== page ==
How Can I Calculate My Share in a Partition?

Co-owners frequently ask our partition attorneys how to calculate their share of money that will be paid in a partition action. As experienced partition attorneys, we can guide you through the process of calculating your equity in a co-owned property in California.

First, Determine the Value of the Entire Property

The first step to calculate your share in a partition action is to determine the value of the property. Many parties turn to Zillow, Redfin, Trulia, an appraisal, a broker price opinion, and review recent comparable sales in the area to determine the value.

Second, Determine the Costs of a Sale or Refinance

One hotly disputed topic in calculating the share to be paid in a partition action is whether or not costs of sale should be included. Indeed, the co-owner being bought out might argue that there won’t be any costs of sale in a refinance or buyout by the other co-owner, usually the co-owner in possession. However, the buying co-owner may argue that they will eventually incur these costs of sale, and that the selling co-owner can’t do any better since a forced sale will result in these fees. There is some merit to both of these perspectives. However, for the sake of argument, we generally include a 5% costs of sale to determine the costs of sale. This would not include attorney’s fees or referee fees, which can be reallocated.

Third, Deduct Any Mortgages, Liens, or Judgments

Of course, determining the equity requires deduction of any mortgages (deeds of trust), liens, and judgments on the property. If those liens only attach to one co-owner, they should not be deducted at this stage of the analysis, but should instead be deducted only from the share of the liable co-owner.

Fourth, Determine the Equity in the Entire Property

By using the value of the property, less the costs of sale, and less any mortgages, liens, or judgments, you will be able to determine the equity in the entire property.

Fifth, Determine Each Co-Owner’s Ownership Interests

Using the equity in the entire property, multiple this by the ownership interests of the co-owners to determine how much each should expect to receive before partition offsets. This does not include partition attorney’s fees, costs, or referee fees. Most co-owners hold a 50/50 ownership interests. Accordingly, if the equity in the property is $500,000, each co-owner would expect to receive $250,000. Indeed, typically, the court allocates funds in accordance with ownership stakes, meaning if you own 50% of the property’s record title, you will receive 50% of the proceeds from the sale.

Sixth, Deduct Offsets for Unequal Payments Between Co-Owners

This is where the calculation gets tricky. There exists a process of modifying profit splits is commonly referred to as an “accounting” or “offsets.” This is because Code of Civil Procedure § 872.140 provides that: “The court may, in all cases, order allowance, accounting, contribution, or other compensatory adjustment among the parties according to the principles of equity.”

Notably, the frequently cited case of Wallace v. Daley (1990) 220 Cal.App.3d 1028, 1035 found that “Every partition action includes a final accounting according to the principles of equity for both charges and credits upon each cotenant’s interest. Credits include expenditures in excess of the co-tenant’s fractional share for necessary repairs, improvements that enhance the value of the property, taxes, payments of principal and interest on mortgages, and other liens, insurance for the common benefit, and protection and preservation of title.”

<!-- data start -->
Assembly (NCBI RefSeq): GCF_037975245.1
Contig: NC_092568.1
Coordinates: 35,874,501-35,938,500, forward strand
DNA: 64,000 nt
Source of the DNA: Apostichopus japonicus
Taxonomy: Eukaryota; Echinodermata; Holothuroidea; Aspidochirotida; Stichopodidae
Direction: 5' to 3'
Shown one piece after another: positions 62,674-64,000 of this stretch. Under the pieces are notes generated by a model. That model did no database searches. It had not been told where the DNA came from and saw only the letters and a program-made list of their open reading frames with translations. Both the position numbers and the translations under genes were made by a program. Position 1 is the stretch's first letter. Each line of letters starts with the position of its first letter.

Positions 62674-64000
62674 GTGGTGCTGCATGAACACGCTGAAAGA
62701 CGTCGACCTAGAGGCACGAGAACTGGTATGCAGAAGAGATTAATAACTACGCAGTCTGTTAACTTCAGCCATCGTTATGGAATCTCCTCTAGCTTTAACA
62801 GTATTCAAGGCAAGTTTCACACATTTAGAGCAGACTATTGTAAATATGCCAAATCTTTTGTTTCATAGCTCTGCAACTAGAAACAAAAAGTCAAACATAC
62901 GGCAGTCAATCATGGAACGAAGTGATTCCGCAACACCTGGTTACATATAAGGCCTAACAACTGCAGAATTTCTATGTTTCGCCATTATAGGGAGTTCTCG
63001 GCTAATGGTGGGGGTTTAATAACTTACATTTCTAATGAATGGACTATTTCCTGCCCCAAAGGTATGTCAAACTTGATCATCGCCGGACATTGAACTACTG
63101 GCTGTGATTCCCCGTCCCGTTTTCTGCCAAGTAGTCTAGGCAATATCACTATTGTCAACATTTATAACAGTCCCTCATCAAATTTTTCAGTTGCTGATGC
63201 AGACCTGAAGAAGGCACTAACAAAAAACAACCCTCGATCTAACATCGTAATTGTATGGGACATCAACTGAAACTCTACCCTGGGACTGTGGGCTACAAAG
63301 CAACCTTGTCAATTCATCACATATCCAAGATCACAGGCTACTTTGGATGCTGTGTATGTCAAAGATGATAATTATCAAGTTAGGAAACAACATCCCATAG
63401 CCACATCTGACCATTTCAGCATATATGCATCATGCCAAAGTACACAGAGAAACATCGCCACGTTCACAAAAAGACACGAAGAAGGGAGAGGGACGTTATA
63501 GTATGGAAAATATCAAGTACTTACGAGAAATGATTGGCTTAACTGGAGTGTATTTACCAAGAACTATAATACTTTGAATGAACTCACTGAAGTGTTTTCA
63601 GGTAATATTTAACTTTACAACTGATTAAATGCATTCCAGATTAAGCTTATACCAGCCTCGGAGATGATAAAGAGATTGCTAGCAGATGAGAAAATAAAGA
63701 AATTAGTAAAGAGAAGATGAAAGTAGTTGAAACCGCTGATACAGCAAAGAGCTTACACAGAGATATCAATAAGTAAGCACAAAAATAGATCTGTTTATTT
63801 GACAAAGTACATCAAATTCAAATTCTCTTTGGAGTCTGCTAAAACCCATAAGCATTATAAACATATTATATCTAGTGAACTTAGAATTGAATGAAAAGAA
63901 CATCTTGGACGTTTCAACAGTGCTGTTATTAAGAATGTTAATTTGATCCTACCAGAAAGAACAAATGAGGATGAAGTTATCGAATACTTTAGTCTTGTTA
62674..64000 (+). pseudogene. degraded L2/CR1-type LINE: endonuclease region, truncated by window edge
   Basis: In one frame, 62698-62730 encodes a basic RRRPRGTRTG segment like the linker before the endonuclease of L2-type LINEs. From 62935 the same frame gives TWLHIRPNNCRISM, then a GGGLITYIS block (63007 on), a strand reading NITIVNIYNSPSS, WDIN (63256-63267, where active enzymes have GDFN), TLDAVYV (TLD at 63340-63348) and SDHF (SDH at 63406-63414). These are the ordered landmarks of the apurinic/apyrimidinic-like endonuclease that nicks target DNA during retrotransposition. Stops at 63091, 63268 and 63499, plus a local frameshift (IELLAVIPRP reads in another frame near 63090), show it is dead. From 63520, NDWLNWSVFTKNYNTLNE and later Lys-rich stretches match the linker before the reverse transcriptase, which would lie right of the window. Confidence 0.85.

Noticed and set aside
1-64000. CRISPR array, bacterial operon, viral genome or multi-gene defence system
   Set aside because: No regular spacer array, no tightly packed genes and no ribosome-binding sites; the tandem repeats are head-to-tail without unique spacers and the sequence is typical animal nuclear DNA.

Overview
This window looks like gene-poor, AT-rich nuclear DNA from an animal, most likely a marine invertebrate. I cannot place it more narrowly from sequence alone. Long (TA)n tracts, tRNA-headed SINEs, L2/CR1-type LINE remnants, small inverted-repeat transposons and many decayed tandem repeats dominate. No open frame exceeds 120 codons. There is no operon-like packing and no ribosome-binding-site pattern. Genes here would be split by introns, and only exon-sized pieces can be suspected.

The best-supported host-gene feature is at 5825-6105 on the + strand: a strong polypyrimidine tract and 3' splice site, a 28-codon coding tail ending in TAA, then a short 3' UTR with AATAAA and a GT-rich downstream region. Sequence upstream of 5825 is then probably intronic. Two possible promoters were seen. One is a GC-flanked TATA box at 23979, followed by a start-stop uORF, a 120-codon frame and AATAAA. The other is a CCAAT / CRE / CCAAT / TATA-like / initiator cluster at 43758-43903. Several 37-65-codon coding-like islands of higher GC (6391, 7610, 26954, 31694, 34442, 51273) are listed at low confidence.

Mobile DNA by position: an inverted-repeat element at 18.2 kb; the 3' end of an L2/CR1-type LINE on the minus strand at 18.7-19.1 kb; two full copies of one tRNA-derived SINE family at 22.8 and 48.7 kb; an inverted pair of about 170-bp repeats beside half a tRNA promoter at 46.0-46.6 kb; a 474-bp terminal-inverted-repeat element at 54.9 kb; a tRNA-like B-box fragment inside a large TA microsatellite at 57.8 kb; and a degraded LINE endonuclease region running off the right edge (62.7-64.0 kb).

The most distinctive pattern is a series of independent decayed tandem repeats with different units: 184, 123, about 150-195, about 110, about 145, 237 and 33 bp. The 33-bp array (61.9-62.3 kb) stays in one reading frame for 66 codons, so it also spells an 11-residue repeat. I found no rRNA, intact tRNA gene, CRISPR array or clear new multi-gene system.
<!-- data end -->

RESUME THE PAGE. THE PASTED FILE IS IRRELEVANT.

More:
Any party involved in the partition lawsuit can request an accounting. During this process, the Court assesses each party’s investment in the property, considering factors such as their contributions and benefits derived from the property.

For example, perhaps one co-owner paid the entire down payment of $100,000. If the parties are 50/50 co-owners, the other co-owner should have paid $50,000. Thus, $50,000 should be deducted from what would have otherwise been their proceeds in the property.

By crunching the numbers, the court can determine the most equitable way to divide the profits.

However, it’s essential to remember that calling for an accounting comes at a cost. Disputing these financial matters will increase attorney fees, which may ultimately be allocated to the party who incurred those fees. So, before pursuing an accounting, carefully weigh the potential benefits against the expenses involved. It’s generally advisable to seek an accounting only when it promises a substantial increase in your share of the profits.

Talkov Law's Partition Attorneys Can Help

If you want to end your co-ownership relationship, but your co-owner won’t agree, a partition action is your only option. With seven, full time partition lawyers, Talkov Law is the #1 partition law firm in California and has handled over 300 partition actions throughout California. Every case has resulted in a sale to either a third party or one of the co-owners. Not a single court has denied our clients the right to partition or declared our client to be a non-owner. Plus, for qualified cases, there is no fee until we settle or win your case!

If you're looking to end your co-ownership dispute, contact California's premier partition action law firm by calling Talkov Law at (844) 4-TALKOV (825568) or sending us a message today.

Attorney Colleen Sparks
About Colleen Talkov

Colleen Talkov is a Partition Attorney at Talkov Law in California. She can be reached at (844) 4-TALKOV (825568) or

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